Last week, the Council of Ontario Universities put out a media release with the headline “Ontario University Graduates are Getting Jobs”, and trumpeted the results of the annual provincial graduates survey, which showed that 93% of undergraduates had jobs two years after graduation, and their income was $49,398. Hooray!
But the problem – apart from the fact that it’s not actually 93% of all graduates with jobs, but rather 93% of all graduates who are in the labour market (i.e. excluding those still in school) – is that the COU release neither talks about what’s going on at the field of study level, nor places the data in any kind of historical context. Being a nerd, I collect these things when they come out each year and put the results in a little excel sheet. Let’s just say that when you do compare these results to earlier years, things look considerably less rosy.
Let’s start with the employment numbers, which look like this:
Figure 1: Employment Rate of Ontario Graduates 2 Years Out, Classes of 1999 to 2011
Keep your eye on the class of 2005 – this was the last group to be measured 2 years out before the recession began (i.e. in 2007). They had overall employment rates of about 97%, meaning that today’s numbers actually represent a 4-point drop from there. If you really wanted to be mean about it, you could equally say that graduate unemployment in 2013 has doubled since 2007. But look also at what’s happened to the Arts disciplines: in the first four years of the slowdown, their employment rates fell about two percentage points more than the average (though, since the class of ’09, their employment levels-out).
Still, one might think: employment rates in the 90s – not so bad, given the scale of the recession. And maybe that’s true. But take a look at the numbers on income:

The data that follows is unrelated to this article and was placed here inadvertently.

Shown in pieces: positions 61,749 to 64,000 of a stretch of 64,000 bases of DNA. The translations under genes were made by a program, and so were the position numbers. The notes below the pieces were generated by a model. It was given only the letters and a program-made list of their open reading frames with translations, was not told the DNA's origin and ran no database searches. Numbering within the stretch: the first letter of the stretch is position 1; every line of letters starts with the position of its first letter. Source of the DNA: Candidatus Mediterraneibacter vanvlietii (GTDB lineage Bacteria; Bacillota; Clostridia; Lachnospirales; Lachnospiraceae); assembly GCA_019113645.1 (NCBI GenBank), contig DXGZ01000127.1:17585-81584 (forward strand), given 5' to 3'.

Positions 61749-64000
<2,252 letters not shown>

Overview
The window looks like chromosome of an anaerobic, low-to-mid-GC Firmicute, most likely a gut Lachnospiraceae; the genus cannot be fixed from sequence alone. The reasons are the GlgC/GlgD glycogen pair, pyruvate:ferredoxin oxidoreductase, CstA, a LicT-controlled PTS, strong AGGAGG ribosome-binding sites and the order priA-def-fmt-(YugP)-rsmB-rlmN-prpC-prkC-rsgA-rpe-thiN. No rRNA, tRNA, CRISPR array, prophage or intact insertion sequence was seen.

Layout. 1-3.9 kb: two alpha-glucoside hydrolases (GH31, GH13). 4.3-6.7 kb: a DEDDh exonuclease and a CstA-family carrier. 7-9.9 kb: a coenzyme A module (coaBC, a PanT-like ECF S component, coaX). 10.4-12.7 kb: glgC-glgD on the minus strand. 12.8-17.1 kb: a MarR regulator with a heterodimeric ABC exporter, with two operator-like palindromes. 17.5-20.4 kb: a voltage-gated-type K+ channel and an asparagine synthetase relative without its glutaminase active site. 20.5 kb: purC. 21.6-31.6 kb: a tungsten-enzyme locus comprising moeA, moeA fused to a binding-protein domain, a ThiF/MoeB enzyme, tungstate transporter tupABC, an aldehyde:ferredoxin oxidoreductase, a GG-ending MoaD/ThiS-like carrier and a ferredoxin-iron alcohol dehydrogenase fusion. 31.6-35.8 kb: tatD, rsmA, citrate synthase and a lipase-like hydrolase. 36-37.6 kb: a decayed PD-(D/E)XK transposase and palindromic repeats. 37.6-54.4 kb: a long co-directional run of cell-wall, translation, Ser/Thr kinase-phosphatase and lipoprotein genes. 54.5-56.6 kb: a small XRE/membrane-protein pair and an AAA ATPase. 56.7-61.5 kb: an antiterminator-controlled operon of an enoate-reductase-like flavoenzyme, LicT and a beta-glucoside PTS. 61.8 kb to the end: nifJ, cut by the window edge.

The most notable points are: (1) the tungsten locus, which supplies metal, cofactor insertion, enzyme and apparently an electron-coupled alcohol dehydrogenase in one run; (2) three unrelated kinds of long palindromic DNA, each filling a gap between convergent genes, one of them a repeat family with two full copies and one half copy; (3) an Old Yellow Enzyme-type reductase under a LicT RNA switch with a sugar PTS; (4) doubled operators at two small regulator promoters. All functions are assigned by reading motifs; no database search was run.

Figure 2: Average Income (in $2013) 2 Years After Graduation, Ontario Graduating Classes from 2003-2011, Selected Disciplines
Figure 2 is unequivocally bad news. The average in every single discipline is below where it was for the class of 2005. Across all disciplines, the average is down 13%. Engineering and Computer Science are down the least, and have made some modest real gains in the last couple of years; for everyone else, the decline is in double-digits. Business: down 11%. Humanities: down 20%. Physical Sciences: down 22% (more evidence that generalizations about STEM disciplines are nonsense).
Now, at this point some of you may be saying: “hey, wait a minute – didn’t you say last year that incomes 2 years out were looking about the same as they did for the class of 2005?” Well, yes – but you may also recall that a couple of days later I called it back because Statscan did a whoopsie and said: “you know that data we said was two years after graduation? Actually it’s three years out”.
Basically, the Ontario data is telling us that 2 years out ain’t what it used to be, and the Statscan data is telling us is that three years out is the new two; simply, it now takes 36 months for graduates to reach the point they used to reach in 24. That’s not a disaster by any means, but it does show that – in Ontario at least – recent graduates are having a tougher time in the recession.
Tomorrow: more lessons in graduate employment data interpretation.